year-end, however, that tide has thinned and hiring managers are in a more giving mood. The best time
    to call is first thing in the morning and late afternoon. By mid-day they are likely to be roaming the
    halls or taking longer lunch breaks.

    6. Holiday parties are great places to get job leads.

    Fact. Of course, you have to have your strategy well planned. Collect your holiday presents early by
    requesting job leads and referrals from your friends. Be company and department specific in your
    request naming your target company and the specific department. Get names, numbers, and permission
    to mention your contact’s name in the initial call. Appearing desperate is a downer for everybody.
    Engage in some relaxed conversation about job openings.

    Make appointments with willing friends and acquaintances for coffee or other short social meetings to
    discuss your search. Have your 90-second commercial ready along with a 60 second description of
    your ideal job. (See the “Tools” handout for more information.)

    7. Sending Holiday greeting cards is a waste of time.

    Fiction. Use your holiday cards to update friends, associates, and family on your current status. An
    upbeat note in the card will start your phone ringing. Expanding your list of card recipients will put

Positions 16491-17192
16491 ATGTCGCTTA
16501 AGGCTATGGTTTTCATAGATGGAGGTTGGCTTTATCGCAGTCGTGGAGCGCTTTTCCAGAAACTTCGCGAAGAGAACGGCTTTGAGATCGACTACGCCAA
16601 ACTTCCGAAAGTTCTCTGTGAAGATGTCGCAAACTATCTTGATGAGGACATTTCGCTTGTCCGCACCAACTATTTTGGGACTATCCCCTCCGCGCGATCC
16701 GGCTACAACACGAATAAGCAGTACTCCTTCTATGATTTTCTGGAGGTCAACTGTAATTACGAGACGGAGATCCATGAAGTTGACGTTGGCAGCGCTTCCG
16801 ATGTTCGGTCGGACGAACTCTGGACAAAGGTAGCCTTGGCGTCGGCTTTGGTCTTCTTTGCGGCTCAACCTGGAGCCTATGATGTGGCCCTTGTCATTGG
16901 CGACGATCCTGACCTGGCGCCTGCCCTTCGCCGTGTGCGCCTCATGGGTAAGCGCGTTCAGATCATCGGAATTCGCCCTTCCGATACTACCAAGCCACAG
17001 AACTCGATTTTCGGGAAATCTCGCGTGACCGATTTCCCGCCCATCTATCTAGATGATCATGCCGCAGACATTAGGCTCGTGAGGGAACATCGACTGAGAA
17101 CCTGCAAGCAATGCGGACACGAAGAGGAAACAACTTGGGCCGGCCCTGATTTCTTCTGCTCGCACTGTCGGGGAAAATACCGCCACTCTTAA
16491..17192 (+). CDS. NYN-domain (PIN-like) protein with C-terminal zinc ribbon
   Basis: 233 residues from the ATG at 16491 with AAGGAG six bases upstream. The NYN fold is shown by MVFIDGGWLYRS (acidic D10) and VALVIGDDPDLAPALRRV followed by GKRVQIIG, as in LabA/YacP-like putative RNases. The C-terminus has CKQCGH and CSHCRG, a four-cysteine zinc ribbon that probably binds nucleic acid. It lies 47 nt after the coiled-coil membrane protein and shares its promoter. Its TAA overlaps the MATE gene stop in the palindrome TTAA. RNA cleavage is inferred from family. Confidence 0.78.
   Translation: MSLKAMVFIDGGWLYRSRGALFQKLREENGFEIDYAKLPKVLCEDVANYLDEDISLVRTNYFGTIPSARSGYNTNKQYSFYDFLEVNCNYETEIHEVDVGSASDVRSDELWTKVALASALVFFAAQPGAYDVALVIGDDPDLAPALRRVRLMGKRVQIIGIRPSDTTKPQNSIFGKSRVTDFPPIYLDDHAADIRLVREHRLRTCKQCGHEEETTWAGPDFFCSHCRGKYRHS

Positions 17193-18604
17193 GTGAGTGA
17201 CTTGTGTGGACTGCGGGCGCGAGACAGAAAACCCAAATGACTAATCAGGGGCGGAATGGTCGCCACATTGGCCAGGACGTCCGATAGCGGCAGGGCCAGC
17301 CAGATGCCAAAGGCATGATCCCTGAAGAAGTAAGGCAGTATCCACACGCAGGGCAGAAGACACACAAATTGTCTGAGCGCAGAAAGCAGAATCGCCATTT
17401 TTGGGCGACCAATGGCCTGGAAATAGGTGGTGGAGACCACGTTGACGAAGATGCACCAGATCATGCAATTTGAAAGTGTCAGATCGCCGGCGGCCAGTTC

your name in front of more people, possibly some that you will see at holiday parties.

    8. December is a good month to take time off from a job search.

    Fiction. The prevailing concept is that companies don’t hire during the holidays. Fact: they do!!
    Taking yourself out of the game shrinks the pool of candidates and gives someone else the edge.

    9. Traveling during the holidays stops a job search.

    Fiction. Okay, it’s a trick question. If you are already interviewing with a prospective employer, taking
    a trip is a great reason to call the hiring manager with your contact information. Another possibility is
    that your travels may take you to one of your target locations. How about calling potential employers
    ahead of time to set up visits?

    10. Taking a temporary holiday job is a bad idea.

    Fact & Fiction. Taking a temp job to fill the dwindling coffers could be necessary. Selecting that job is
    important. Many retail jobs will end after the rush and you’ve taken yourself off of the market at a
    critical time. Temp jobs with companies that are on your hit list or if the work closely matches your
    preferences and skills could be a great idea. Companies are hiring “temp to perm” more often these
    days.

  • Kevin Donlin Guerrilla Resumes and Simple Job Search Manifesto | Career Jockey said:

    […] coffee, then call to follow up. (Editor’s Note: In an previous Career Jockey article “How to Find a Job 65% Faster,” Kevin gives a detailed account of how Mary Burman, one of his clients, used this technique […]

  • The FindAJobAlready Blog said:

    101 Ways To Find A Job…

    To help you find a job, we’ve compiled a list of “101 Ways To Find A Job”. The list is at:
    http://www.findajobalready.com/101-ways-to-find-a-job.
    ……

  • Jamie Favreau said:

    I am going to use this with the dream team I want to work for. That is the plan anyway.